Hey all, 36 yo active duty and I have been lifting for some amount of years now. I got fat at one point in my life and decided that was for the birds and started lifting. You would think with how long I have been doing this, I would be much much stronger, a lot more bulky, and definitely have less body fat. But something always seems to be blocking my way. I have no idea what it is, but my love handles REFUSE to disappear, my 1RM for Bench will not cross 200, and my squat is squat. Has anyone else had these types of difficulties in their lifting life? If so, what did YOU do to overcome them?
What is your training program like? Are you consistent? Have a partner or somebody to be responsible to? Have you had any blood work done for Test, estrogen, etc?
Are you deployed, stateside, or overseas? Do you drink alot?
Just trying to get more info
I have never lost weight lifting you just don’t burn enough calories. Think about it time under tension is seconds maybe a few minutes for say a farmers walk and you might as well not count bicep curls, haha
Running and diet is the way to lose those love handles. No cheese no bread no beer no sugar or pop
So basically… no point in living.
Try an app to track daily calories. Under Armour has one. After about 2 months you’ll have a good understanding of how much and what to eat. Eating same stuff regularly will make it easier.
Limit alcohol to a few drinks a week and record drinks on app.
Best idea is consistent workouts with a strong training partner.
I have done a few calorie tracking apps. I usually do very well when I am tracking calories, but sometimes (having three kids and a wife) it is difficult to make two separate meals. I am still within my range of calorie intake, though I do probably have a few more bad calories than I do good ones. I also don’t really ever drink, so alcohol isn’t a big issue for me.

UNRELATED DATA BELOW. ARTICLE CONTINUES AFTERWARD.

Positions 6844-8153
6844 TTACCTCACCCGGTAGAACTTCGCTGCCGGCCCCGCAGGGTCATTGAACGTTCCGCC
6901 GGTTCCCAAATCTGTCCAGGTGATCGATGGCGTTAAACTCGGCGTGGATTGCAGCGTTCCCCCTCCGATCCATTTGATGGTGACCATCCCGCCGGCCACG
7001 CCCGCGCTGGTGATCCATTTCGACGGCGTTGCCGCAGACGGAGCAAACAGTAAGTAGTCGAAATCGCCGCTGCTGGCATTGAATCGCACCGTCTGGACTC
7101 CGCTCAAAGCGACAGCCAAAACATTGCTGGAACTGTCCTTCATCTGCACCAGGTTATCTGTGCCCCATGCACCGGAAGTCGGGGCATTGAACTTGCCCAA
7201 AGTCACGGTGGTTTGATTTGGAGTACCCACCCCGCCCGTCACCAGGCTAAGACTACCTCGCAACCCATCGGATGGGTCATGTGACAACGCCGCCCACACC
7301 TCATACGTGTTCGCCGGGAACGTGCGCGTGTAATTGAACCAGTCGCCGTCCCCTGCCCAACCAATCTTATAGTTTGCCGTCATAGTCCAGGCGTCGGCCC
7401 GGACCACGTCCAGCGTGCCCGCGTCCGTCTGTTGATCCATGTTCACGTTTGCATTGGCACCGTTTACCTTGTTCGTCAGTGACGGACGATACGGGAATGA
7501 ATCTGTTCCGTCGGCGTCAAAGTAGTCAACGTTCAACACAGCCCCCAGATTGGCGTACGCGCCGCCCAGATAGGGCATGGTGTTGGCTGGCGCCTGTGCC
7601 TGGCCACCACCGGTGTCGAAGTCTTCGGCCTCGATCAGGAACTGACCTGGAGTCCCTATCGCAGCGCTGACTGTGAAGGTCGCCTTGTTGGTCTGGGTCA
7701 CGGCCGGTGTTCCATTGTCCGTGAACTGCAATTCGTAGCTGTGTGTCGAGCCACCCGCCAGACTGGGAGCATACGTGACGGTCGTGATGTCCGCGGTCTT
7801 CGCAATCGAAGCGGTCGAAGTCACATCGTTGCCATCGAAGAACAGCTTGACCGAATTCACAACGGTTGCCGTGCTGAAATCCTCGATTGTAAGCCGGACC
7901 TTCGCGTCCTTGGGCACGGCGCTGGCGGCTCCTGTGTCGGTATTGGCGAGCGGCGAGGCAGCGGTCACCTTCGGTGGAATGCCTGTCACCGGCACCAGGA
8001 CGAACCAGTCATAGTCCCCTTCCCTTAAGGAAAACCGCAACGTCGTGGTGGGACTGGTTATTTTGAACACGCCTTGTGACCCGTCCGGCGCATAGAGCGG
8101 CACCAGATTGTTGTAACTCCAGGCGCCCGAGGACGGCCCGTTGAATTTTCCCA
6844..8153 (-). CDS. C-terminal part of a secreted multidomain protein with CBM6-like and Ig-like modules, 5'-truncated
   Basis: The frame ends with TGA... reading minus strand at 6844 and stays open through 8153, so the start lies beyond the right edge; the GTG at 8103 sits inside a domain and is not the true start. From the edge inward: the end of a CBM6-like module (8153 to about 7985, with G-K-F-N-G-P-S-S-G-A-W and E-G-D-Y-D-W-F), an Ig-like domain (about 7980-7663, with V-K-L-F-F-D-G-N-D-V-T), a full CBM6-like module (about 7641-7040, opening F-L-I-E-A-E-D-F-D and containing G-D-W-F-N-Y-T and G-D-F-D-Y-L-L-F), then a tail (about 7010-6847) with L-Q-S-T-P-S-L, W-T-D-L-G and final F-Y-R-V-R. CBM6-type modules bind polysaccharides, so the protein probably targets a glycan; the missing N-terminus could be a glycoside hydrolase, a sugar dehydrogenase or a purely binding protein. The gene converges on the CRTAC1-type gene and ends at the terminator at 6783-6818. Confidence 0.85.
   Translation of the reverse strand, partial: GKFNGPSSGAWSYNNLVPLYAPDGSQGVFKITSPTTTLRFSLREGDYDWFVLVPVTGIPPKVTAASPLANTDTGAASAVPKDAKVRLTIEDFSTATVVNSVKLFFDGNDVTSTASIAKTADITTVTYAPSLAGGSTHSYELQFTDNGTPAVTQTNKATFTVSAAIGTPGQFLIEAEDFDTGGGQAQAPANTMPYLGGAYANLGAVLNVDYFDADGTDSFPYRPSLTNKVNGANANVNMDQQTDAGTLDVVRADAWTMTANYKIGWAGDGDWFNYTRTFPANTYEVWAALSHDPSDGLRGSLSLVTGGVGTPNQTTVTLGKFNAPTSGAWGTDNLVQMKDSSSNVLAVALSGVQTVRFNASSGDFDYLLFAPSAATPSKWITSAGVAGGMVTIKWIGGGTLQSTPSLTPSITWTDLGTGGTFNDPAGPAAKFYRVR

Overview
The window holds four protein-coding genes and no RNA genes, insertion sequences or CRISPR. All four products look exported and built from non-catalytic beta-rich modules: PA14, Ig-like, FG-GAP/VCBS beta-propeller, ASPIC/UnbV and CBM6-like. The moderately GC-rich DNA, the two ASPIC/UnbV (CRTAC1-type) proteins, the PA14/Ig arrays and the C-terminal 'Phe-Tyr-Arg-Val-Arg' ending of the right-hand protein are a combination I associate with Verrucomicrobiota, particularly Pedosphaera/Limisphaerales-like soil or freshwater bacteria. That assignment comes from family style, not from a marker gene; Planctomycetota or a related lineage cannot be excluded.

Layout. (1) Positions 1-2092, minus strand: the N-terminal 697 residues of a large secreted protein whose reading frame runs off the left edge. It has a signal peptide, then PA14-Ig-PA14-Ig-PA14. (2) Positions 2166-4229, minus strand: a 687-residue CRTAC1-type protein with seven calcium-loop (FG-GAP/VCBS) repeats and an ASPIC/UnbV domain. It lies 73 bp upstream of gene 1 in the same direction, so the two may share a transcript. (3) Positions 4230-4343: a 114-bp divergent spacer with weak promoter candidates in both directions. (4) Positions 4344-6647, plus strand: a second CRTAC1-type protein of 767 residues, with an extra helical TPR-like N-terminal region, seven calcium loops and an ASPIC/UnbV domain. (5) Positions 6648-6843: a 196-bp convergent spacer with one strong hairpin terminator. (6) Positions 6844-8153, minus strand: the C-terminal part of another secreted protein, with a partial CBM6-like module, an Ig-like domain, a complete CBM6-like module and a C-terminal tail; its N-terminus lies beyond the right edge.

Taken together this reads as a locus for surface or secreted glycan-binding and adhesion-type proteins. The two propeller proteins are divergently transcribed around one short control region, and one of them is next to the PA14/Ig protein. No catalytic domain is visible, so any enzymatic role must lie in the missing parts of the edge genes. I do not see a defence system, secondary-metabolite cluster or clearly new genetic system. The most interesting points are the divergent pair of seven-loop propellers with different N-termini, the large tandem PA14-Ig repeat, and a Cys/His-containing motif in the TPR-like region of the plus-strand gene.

My program has changed over the years, right now I am doing this nice amalgamation of the Tom Ellis “Lucifer” workout and Jamie Dornan’s “50 Shades” workout. I try to stay consistent as possible. Life occasionally steps in a throws me off, but I do get back on track. I don’t have a partner. I workout alone and I am going through my fitness journey by my lonesome. and Yes I have gotten blood work done. It all came back normal, but my other doctor said that the only way to really get a good judgment on something like that is to do a saliva test, so as soon as I can purchase one, I will be doing that to find out.
And I am stateside (California)
First of all, thank you for your service brother. I also served but that was a LONG, LONG time ago.
Being an old guy, I’m not familiar with those programs mentioned. So with no huge outstanding issues facing you making (even incremental) strength gains, something is holding you back.
Have you tried changing anything to measure affect? i.e. barbells instead of dumbbells, or box squats, or partial deadlifts, etc. Some of your issue may be psychological in that you are afraid you will hurt yourself under a new weight or afraid to fail. There is a lot of confidence built once you achieve a new personal best.
Maybe a reliable workout partner would help you. I’d be surprised if you couldn’t find another GI to train with. Or maybe hiring a personal trainer for about 3 months to basically be your experienced workout partner and watch you and push you to new places?
The very site you are posting on here will give you all the info you need on a program called 5/3/1, developed by a guy who could throw Jamie Dornan across a very big room. Understand and use that program well, combined with taking in enough calories, and I cannot see how you could fail to break through some of your barriers. A 200 pound bench will soon become trivial.
But you have to push yourself. You probably think you have been working hard before in your training, but you will find new levels that will require a whole new mindset. As a military guy, I have no doubt you have it in you somewhere.